Previous Challenge Entry (Level 4 – Masters)
Topic: MISSION (01/30/20)
By Marilyn Borga
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Before the study, when our pastor would grab his guitar and take song requests, Mike always asked that we sing “I’ll Fly Away.” His enthusiasm for that one glad day when he would fly away to Jesus was contagious.
On his good days, Mike made it through to the end of the service to enjoy a little social time with the half dozen of us in attendance. He’d repeat the same two-line joke about The Three Stooges, Larry, Curly, and Moe: “I had two brothers named Larry and Curly,” he’d say gleefully. “Then Mom stopped having kids because she didn’t want no ‘Moe.’” His high-pitched machine-gun laugh would echo off the walls and make us smile. He was candid about the condition that forced him into his nearly solitary existence. “I wasn’t crazy until I turned twenty,” he told us one evening, punctuating the statement with his unique laughter.
Schizophrenia robbed Mike of what most people take for granted. Close friendships, marriage, family, and employment remained beyond his reach. He never asked for anything from our tiny, struggling congregation but an occasional few moments of fellowship. In the Bible studies, he was respectful and knowledgable but rarely spoke. If he grew antsy before the end, he left as quietly and unobtrusively as he had entered.
Mike died one summer, alone in his apartment, of natural causes. He was such a loner that no one noticed until the body began to smell. A memorial service was to be held at the big Baptist Church that Mike had attended in his youth. I felt that the least I could do was to show up to represent my little congregation. As I expected, the huge sanctuary of the megachurch was empty but for a handful of people. Mike’s attendance at his home church was as sporadic as it had been at mine. He became too jittery to stay long in a crowd, so few had gotten to know him.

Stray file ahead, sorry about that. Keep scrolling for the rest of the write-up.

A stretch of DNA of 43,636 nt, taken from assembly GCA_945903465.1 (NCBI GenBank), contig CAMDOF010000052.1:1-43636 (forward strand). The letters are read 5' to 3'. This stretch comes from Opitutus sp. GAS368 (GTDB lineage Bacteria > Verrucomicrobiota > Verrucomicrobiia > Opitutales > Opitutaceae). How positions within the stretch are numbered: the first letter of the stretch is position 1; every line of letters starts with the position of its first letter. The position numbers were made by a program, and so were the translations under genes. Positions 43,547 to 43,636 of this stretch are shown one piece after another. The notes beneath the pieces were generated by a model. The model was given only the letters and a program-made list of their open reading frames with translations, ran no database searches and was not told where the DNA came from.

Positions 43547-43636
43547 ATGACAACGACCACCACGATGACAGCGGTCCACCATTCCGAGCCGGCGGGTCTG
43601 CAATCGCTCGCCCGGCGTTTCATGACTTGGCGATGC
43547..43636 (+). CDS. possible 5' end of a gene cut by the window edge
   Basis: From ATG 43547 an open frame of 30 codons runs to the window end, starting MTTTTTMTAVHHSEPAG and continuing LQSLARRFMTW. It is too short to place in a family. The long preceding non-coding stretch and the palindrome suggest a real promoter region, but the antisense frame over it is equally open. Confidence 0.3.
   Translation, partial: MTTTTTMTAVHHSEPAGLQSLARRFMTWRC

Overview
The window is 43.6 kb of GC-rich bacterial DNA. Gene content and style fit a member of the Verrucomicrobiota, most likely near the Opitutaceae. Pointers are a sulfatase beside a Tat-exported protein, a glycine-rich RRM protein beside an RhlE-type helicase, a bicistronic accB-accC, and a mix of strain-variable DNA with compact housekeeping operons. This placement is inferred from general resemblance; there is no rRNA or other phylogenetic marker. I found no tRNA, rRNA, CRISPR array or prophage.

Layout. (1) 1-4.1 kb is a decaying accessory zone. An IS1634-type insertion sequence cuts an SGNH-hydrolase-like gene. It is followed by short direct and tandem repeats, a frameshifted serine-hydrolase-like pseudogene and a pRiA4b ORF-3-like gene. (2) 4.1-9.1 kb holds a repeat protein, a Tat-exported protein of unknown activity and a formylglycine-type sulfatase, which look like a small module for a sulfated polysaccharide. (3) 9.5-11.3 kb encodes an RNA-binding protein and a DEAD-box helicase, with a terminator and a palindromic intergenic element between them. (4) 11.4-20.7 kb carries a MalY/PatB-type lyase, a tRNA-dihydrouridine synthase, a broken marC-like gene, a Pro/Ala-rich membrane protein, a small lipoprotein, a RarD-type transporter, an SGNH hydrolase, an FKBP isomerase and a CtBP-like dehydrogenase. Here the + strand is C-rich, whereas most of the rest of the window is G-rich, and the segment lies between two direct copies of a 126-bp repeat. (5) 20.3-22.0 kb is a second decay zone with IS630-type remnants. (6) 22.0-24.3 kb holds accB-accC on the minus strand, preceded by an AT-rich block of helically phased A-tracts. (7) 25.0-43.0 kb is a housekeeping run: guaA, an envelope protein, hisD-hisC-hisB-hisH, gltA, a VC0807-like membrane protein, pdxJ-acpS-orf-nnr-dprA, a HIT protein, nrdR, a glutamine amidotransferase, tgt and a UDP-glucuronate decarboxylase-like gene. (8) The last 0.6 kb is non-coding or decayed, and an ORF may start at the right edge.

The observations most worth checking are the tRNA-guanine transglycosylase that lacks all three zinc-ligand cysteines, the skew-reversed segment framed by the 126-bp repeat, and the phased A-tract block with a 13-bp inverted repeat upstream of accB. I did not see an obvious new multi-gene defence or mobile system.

It was a short memorial service. Once he had graduated from high school and his illness struck, there were no accomplishments, no accolades. He had no close friends or family to tell warm stories of the good times they had shared.
But the pastor leading the service had this story about Mike: Years before, a special evening prayer meeting for missions had been called. People had already paired off into small groups and the pastor was ready to join one himself when Mike walked in, disheveled and slightly manic-looking. The pastor searched the room, hoping to find someone, anyone, without a prayer partner. All heads were already bowed. I guess it’s up to me, he’d thought.
As they settled into an isolated corner, the pastor wondered just how awkward the next few minutes might be. But peace settled on them as Mike closed his eyes and began to pray. It wasn’t eloquent; there was no flowery speech, but without notes to read from, Mike prayed for each missionary by name. He knew where each person served and recited their needs with details even the pastor had forgotten. It became obvious that Mike studied the church newsletter and took seriously the admonition to pray.
From the moment mental illness struck him, Mike’s life had been fraught with obstacles. He had struggled over each hurdle the best he could, sometimes prevailing, usually failing. He wrestled with sin as much as anyone. Shackled with weakness, he would never qualify as a candidate for foreign missions, but God gave him one mission that he could handle: faithful, fervent prayer. And in that, Mike’s imperfect, lonely life became a blessing to others. He did what he was able. That’s all God asks of us, isn’t it?
Whenever I hear Mike’s favorite hymn, I can picture him breaking free, soaring out of the prison bars of his impaired mind, into the open arms of Jesus, and hearing the words, “Well done!”
So I said, “Oh that I had wings like a dove! I would fly away and be at rest.” Psalm 55:6 (NKJV)
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